Investing $103 million in a new technology is no small vote of confidence. Yet that’s how much a Spanish company called EPME Solar is putting into concentrating photovoltaic (CPV) panels from SolFocus.

CPVs a type of solar power in which sunlight is focused by lenses or mirrors onto a small, highly efficient solar cell. Although other forms of solar power — notably solar thermal, in which focused sunlight turns water to steam — have landed deals running into the billions of dollars, this is the biggest single investment that CPV has received to date, by a significant margin. The technology is typically considered less proven than solar thermal and regular solar panels.

SolFocus is probably the biggest CPV player, but the deal should give a confidence boost to a bevy of other startups working on CPV, including Cool Earth Solar, Greenvolts and Sunrgi. The biggest reason that CPV panels haven’t been deployed in large numbers yet is that the cost benefits they offer over regular solar panels don’t yet outweigh the caution of investors, who lack examples of large CPV installations that have turned a profit.

However, the technology is rapidly advancing in a way that silicon-based solar cells are not. The first generation of SolFocus panels got about 18 percent efficiency, which is around what a premium solar cell would get. The panels the company will install in southern Spain, though, are a second generation product with higher efficiency.

Because SolFocus hasn’t yet officially announced that second-generation technology yet, the company isn’t disclosing what its efficiency will be. However, the numbers the company released on the planned Spanish installation suggest that the panels will operate at about 25 percent efficiency, a large boost over what traditional mass-market panels can achieve, and likely a significant factor in lowering the cost of solar power.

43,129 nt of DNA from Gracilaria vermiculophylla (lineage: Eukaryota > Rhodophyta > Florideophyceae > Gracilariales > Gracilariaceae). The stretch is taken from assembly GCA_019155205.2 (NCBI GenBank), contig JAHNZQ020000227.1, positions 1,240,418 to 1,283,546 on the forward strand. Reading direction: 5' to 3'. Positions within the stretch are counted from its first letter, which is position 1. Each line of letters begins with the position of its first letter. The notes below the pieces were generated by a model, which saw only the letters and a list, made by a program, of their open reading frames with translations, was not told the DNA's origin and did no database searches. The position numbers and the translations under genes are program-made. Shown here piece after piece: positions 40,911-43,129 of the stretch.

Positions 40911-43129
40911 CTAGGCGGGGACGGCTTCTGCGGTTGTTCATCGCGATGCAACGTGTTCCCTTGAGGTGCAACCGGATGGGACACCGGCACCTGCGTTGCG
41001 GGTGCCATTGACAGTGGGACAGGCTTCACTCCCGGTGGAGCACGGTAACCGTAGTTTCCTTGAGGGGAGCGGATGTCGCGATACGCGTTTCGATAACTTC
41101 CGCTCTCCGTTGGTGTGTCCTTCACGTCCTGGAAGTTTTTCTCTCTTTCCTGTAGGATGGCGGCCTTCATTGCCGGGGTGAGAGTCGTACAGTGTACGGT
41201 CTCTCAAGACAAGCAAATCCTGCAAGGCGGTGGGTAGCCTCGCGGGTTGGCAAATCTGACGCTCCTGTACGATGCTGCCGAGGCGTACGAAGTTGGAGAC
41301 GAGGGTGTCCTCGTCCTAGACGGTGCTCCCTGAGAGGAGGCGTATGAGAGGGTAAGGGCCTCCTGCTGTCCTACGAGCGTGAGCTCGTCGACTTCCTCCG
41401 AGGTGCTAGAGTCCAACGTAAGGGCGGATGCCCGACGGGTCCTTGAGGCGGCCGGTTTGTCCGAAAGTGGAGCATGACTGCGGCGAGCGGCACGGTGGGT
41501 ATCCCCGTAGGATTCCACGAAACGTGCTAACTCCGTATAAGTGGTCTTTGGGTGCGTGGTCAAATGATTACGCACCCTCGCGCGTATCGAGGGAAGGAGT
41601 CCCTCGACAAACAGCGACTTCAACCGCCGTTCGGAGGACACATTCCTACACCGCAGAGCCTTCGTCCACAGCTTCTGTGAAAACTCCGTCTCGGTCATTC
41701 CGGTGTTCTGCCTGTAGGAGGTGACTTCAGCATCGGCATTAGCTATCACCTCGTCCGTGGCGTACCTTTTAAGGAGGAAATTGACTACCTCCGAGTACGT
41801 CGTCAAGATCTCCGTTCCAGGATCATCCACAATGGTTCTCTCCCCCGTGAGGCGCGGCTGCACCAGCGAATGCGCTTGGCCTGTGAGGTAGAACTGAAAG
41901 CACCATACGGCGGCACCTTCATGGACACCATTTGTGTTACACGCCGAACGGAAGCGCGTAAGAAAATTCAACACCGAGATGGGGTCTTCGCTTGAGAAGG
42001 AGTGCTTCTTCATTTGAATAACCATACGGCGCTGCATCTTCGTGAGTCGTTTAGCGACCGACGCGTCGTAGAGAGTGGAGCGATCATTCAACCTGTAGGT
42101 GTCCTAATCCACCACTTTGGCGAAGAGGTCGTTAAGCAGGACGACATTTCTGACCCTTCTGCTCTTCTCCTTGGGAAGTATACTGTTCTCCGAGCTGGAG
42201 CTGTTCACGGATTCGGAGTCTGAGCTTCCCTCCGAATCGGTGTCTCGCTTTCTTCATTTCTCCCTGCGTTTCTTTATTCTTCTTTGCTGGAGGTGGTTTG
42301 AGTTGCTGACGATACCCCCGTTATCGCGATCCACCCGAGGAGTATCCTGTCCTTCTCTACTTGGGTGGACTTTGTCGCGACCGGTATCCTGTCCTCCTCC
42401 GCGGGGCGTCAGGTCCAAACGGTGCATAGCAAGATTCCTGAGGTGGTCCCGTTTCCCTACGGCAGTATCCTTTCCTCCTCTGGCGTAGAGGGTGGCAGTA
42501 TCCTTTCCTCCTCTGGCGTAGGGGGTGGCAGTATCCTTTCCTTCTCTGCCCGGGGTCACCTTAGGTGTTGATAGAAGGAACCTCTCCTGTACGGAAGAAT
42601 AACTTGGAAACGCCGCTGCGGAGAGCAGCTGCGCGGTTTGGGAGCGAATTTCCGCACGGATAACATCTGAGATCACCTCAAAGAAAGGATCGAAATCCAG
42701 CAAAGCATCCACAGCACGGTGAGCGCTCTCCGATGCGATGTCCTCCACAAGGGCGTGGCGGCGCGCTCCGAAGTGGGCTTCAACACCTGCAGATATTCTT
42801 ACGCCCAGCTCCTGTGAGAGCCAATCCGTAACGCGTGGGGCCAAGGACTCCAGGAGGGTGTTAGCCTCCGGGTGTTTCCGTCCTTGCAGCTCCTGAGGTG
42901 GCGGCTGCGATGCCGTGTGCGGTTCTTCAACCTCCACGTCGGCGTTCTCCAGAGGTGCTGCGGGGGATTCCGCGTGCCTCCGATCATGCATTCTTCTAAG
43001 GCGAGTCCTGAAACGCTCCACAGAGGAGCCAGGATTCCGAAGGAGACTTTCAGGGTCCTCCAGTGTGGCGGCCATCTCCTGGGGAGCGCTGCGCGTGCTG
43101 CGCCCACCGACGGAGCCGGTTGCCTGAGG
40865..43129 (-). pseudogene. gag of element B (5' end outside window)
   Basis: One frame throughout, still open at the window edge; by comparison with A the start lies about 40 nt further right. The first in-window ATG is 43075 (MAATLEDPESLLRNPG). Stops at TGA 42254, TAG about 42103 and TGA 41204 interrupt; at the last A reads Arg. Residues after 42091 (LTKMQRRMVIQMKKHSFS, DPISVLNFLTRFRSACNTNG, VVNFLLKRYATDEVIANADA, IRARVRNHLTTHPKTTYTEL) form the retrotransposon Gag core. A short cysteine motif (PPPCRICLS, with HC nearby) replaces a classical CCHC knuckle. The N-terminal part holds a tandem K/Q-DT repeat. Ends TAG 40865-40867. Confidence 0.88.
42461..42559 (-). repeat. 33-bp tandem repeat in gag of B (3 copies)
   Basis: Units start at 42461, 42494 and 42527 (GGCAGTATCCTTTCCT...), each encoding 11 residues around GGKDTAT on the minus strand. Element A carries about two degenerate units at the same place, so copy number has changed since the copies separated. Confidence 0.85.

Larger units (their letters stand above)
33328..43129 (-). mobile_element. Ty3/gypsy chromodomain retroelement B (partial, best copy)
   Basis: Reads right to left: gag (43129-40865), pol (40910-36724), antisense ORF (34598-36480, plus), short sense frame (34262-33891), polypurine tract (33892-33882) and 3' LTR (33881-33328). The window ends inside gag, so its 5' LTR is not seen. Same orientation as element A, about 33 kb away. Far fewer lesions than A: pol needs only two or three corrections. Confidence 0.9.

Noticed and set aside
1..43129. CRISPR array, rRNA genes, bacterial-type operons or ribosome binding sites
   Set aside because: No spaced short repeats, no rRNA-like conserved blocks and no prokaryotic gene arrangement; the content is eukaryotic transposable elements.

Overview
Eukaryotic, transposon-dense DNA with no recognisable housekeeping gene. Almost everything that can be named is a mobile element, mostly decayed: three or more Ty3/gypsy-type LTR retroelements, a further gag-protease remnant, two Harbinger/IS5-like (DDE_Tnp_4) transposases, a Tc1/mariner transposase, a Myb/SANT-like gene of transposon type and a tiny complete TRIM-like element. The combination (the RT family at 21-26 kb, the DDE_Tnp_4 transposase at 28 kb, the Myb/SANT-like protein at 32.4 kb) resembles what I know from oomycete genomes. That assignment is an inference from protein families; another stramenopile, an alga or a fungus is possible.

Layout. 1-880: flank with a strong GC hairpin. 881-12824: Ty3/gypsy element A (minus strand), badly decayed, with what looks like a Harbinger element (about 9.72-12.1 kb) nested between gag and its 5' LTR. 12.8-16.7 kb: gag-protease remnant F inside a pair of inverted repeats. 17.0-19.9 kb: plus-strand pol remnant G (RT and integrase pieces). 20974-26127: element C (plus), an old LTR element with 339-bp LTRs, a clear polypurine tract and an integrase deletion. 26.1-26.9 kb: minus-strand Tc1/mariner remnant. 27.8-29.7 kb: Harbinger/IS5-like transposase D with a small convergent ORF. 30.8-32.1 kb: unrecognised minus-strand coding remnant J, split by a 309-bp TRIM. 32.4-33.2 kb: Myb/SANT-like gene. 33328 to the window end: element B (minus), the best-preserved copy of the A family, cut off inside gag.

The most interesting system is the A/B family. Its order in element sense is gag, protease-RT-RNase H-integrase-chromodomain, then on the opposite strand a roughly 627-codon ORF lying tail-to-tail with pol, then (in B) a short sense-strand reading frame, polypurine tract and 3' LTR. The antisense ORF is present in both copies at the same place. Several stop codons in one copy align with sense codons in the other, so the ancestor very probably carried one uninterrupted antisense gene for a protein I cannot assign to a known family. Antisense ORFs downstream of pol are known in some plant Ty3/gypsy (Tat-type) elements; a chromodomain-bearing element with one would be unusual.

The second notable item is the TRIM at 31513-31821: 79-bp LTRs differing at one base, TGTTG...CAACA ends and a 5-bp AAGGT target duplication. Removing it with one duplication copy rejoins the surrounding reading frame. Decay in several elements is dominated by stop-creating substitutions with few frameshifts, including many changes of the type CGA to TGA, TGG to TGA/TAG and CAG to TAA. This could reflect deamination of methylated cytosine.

The concentrating panels will also withstand the high temperatures and plentiful sunlight native to such areas as Arizona and California’s deserts, better than silicon panels, according to Nancy Hartsoch, the company’s vice president of marketing. Some initial testing and certifications are beginning to make buyers comfortable that CPV will be good for the 25 year lifetime that’s standard for most solar panels.

The one note of caution here is that there will probably be relatively few deals of similar size to this one, which will provide about 10 megawatts of power, enough for 40,000 homes in the area. Spain offers attractive perks for solar power that aren’t matched elsewhere. The typical CPV installation will thus be dozens of panels in one place, taking care of the power needs of a single business or organization, rather than thousands grouped together to sell power into the electrical grid. Still, this is a major first step for seeing the technology become a big renewable energy player.


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